رفتار درمانی دیالکتیکی بی اشتهایی و پرخوری عصبی(بولیمیا) در میان نوجوانان: مجموعه موارد
|کد مقاله||سال انتشار||مقاله انگلیسی||ترجمه فارسی||تعداد کلمات|
|32523||2008||11 صفحه PDF||سفارش دهید||7713 کلمه|
Publisher : Elsevier - Science Direct (الزویر - ساینس دایرکت)
Journal : Cognitive and Behavioral Practice, Volume 15, Issue 4, November 2008, Pages 415–425
The aim of this study was to describe a case series of adolescents (mean age = 16.5 years, SD = 1.0) with anorexia nervosa (AN) and bulimia nervosa (BN) who received dialectical behavior therapy (DBT). Twelve outpatients with AN and BN took part in 25 weeks of twice weekly therapy consisting of individual therapy and a skills training group. Family members were involved in the treatment. The patients were compared pre- and posttreatment on behavioral symptoms of AN and BN and symptoms of general psychopathology using standardized instruments (Structured Inventory for Anorectic and Bulimic Syndromes, Eating Disorder Inventory-2, The Symptom Checklist-90-Revised). Posttreatment, significant improvements in behavioral symptoms of eating disorder and symptoms of psychopathology were identified. The application of DBT adapted for the treatment of AN and BN among adolescents was associated with a decrease in behavioral symptoms of eating disorders and symptoms of general psychopathology. However, randomized controlled studies are required to prove the efficacy of this approach.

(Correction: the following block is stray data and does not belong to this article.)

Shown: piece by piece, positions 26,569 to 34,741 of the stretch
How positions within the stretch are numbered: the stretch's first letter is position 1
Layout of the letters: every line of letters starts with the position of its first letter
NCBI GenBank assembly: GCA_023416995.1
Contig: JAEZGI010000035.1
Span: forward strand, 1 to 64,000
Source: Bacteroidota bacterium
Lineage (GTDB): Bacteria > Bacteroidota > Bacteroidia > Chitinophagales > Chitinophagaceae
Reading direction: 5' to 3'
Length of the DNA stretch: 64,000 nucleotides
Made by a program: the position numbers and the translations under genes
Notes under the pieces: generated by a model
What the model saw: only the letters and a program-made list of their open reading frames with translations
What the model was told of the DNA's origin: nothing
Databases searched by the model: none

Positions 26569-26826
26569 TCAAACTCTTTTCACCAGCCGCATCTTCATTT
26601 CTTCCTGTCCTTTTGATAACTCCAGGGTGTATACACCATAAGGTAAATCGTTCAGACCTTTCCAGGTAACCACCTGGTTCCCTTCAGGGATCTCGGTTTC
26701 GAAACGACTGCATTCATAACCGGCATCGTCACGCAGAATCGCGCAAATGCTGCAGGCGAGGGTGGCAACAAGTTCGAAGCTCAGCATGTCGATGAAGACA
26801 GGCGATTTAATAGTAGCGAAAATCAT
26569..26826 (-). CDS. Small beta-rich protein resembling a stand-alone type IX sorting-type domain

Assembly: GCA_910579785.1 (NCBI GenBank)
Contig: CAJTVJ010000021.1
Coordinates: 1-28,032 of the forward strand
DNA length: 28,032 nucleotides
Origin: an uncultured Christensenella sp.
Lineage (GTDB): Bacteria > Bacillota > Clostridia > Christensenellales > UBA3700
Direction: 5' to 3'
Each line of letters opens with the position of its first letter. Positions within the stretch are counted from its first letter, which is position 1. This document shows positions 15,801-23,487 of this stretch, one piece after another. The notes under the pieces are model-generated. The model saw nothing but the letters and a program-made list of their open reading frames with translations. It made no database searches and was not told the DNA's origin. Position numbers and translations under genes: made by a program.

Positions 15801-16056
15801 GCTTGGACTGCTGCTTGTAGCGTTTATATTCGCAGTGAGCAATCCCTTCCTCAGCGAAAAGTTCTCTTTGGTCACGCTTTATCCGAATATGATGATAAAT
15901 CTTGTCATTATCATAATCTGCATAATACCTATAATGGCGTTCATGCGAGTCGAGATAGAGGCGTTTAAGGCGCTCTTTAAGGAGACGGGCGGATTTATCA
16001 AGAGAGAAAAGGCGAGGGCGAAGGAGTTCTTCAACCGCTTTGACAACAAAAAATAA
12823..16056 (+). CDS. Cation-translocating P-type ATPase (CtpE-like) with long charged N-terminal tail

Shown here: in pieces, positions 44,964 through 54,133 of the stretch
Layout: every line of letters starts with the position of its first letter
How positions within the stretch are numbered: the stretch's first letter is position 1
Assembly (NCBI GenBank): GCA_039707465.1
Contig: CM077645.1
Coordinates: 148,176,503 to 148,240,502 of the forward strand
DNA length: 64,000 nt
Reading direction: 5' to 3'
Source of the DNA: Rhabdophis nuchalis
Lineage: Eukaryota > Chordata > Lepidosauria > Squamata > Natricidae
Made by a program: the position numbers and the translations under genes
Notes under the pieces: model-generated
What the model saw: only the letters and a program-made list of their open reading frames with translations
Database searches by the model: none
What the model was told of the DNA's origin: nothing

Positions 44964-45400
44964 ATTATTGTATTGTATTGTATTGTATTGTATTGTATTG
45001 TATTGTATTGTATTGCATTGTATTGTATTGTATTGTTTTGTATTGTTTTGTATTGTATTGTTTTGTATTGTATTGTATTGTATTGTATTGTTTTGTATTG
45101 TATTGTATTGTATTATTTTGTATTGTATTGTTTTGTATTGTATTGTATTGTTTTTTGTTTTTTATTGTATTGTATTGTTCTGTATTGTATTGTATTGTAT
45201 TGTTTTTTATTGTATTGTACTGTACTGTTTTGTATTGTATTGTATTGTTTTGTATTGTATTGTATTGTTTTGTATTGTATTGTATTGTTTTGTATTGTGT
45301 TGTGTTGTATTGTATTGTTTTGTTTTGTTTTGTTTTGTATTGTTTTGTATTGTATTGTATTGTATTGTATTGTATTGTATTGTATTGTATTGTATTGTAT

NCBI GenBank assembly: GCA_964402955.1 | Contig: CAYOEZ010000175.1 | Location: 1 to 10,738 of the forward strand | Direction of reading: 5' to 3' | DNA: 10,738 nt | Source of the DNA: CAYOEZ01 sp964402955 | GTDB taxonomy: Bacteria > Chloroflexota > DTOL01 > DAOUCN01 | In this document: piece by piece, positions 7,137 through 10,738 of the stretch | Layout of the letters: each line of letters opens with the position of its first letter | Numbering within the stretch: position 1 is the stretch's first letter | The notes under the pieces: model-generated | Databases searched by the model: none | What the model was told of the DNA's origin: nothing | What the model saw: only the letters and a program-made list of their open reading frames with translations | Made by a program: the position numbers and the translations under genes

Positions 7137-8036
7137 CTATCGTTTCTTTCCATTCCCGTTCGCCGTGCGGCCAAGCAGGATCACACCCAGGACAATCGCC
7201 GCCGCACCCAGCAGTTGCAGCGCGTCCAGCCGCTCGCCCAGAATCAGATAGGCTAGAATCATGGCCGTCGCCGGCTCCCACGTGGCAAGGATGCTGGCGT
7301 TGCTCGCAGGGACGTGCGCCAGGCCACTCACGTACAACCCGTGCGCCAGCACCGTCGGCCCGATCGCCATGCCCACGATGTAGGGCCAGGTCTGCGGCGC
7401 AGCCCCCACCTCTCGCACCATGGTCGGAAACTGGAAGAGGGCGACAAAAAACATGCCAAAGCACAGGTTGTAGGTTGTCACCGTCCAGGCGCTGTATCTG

Anorexia nervosa (AN) and bulimia nervosa (BN) are severe and often chronic disorders with a high level of physical and psychological comorbidity and high mortality (Fichter et al., 2006 and Harris and Barraclough, 1998). BN affects about 1% to 3% of high school- and college-age girls and AN affects about 1% of female adolescents (Faravelli et al., 2006 and Kotler et al., 2001). Although these disorders mostly begin in adolescence, only a few randomized controlled trials of psychosocial interventions for adolescent outpatients exist. Cognitive-behavioral therapy (CBT) has been found to be effective in the treatment of BN in adults; however, there is only one published controlled treatment study that specifically targets adolescents with BN (Le Grange et al., 2007 and Wilson and Sysko, 2006). In this randomized controlled study, Le Grange et al. (2007) compared family-based treatment (FBT) and supportive psychotherapy (SPT) for adolescents suffering from BN and found a clinical and statistical advantage for FBT over SPT at posttreatment and at 6-month follow-up. For adolescent AN, eight uncontrolled treatment trials and five controlled studies exist (Le Grange & Lock, 2005). Most of these studies involved family members and suggested that family therapy is helpful with younger patients with a short duration of illness. After treatment, 60% to 70% of patients reached a healthy weight (Eisler et al., 2000). Although FBT seems to be the treatment of choice for adolescent AN, Fairburn (2005) levels the criticism that it is still not clear that the effects of FBT are due to involvement of the family or indeed to any property of the treatment. Alternative treatment approaches (which obviously involve the family to a certain extent) need to be investigated and their outcome compared with that of FBT (Fairburn, 2005). With regards to AN treatment, there is a lack of research outside the field of FBT. Psychodynamic treatments and CBT are described in the literature (Bowers et al., 2003 and Jeammet and Chabert, 1998); however, to date, no systematic evaluations have been performed. In overall terms, there is a need for systematic trials evaluating psychotherapy in adolescents with AN and BN. Dialectical behavior therapy (DBT) is an empirically supported treatment and was originally developed for female adult multiproblem outpatients diagnosed with borderline personality disorder (BPD; Linehan, Armstrong, Suarez, Allmon, & Heard, 1991). Interest in DBT has grown and researchers have begun to apply DBT to other clinical populations with and without Axis II symptoms (Lynch et al., 2003, Miller et al., 2007 and Rathus and Miller, 2002). Miller et al., 1997 and Miller et al., 2007 adapted DBT for suicidal adolescents with borderline personality features. Their adaptations comprise inclusion of families in skills training groups and conducting family sessions, reducing the length of treatment from 1 year to 16 weeks, simplifying the skills handouts, including skills handout examples that are more relevant to teenagers, and adding a new skills module (Walking the Middle Path) relevant to working with highly dysregulated families (Miller et al., 2007). Wisniewski and Kelly (2003) presented a case for applying DBT to the treatment of patients who suffer from AN and BN. They adapted the biosocial theory and proposed that people who develop eating disorders (ED) may have some biological vulnerability to regulating emotions or to the hunger/satiety system or both. If this biological vulnerability interacts with a specific type of environment (i.e., invalidating environment), the patient may develop an ED. The invalidating environment can occur across a spectrum from a poor fit between the temperament of the individual and her environment to serious physical or sexual abuse. The practical adaptations suggested by Wisniewski and Kelly (2003) include the following: develop ED-specific dialectics (the primary dialectic dilemma as overcontrolled eating versus absence of an eating plan), emphasize ED behaviors in the treatment targets, broaden the diary card, and append a nutrition skills module. Safer et al., 2001, Telch et al., 2001 and Safer et al., 2007 adapted DBT for patients with binge eating disorder and BN in their studies. These results showed preliminary evidence suggesting that DBT may be an effective psychotherapy to treat ED in adults. DBT focuses on helping patients to more effectively regulate their emotions. Because patients with ED often show difficulty regulating emotions and often present with eating pathology (i.e., restricting, binge eating, vomiting), DBT may be viewed as a way to cope with that emotional vulnerability (Safer et al., 2007). The deficits in affect regulation in ED patients are broad in scope and vary between AN and BN. Patients with BN struggle with emotion intensity and dyscontrol (Telch & Agras, 1996), while AN patients have difficulties with identification and awareness of emotions, and avoid emotions to an extreme extent (Casper, Hedecker, & McClough, 1992). The inherent structure of DBT is a good model for treating patients with ED. It provides a clear behavioral hierarchy that guides therapists in targeting interventions. Suicidal and nonsuicidal self-injurious behaviors (Target I), which are not uncommon in AN and BN adolescents, are addressed first; behaviors that interfere with the therapy (Target II) are discussed next, followed by quality-of-life-interfering behaviors (Target III). DBT includes specific techniques for working with variable commitment to change. AN and BN patients often have difficulties in modifying symptoms, and may be less responsive to traditional therapeutic interventions, which often are perceived as controlling. Thus, the DBT telephone skill coaching can be used with ED patients to assist in averting dysregulated eating behavior. Finally, weekly consultation team meetings keep clinicians motivated and enable helpful input and feedback around the applied treatment (Wisniewski & Kelly, 2003). To date, only one study exists on the effectiveness of DBT for adolescent patients suffering from AN and BN (Salbach et al., 2007). This pilot study evaluated the effectiveness of DBT for inpatient adolescents. The results indicate that DBT appears to be a promising treatment for inpatient adolescents with ED. To the best of our knowledge, no study has yet examined whether an outpatient DBT intervention is feasible and effective at reducing symptoms of AN and BN among adolescents.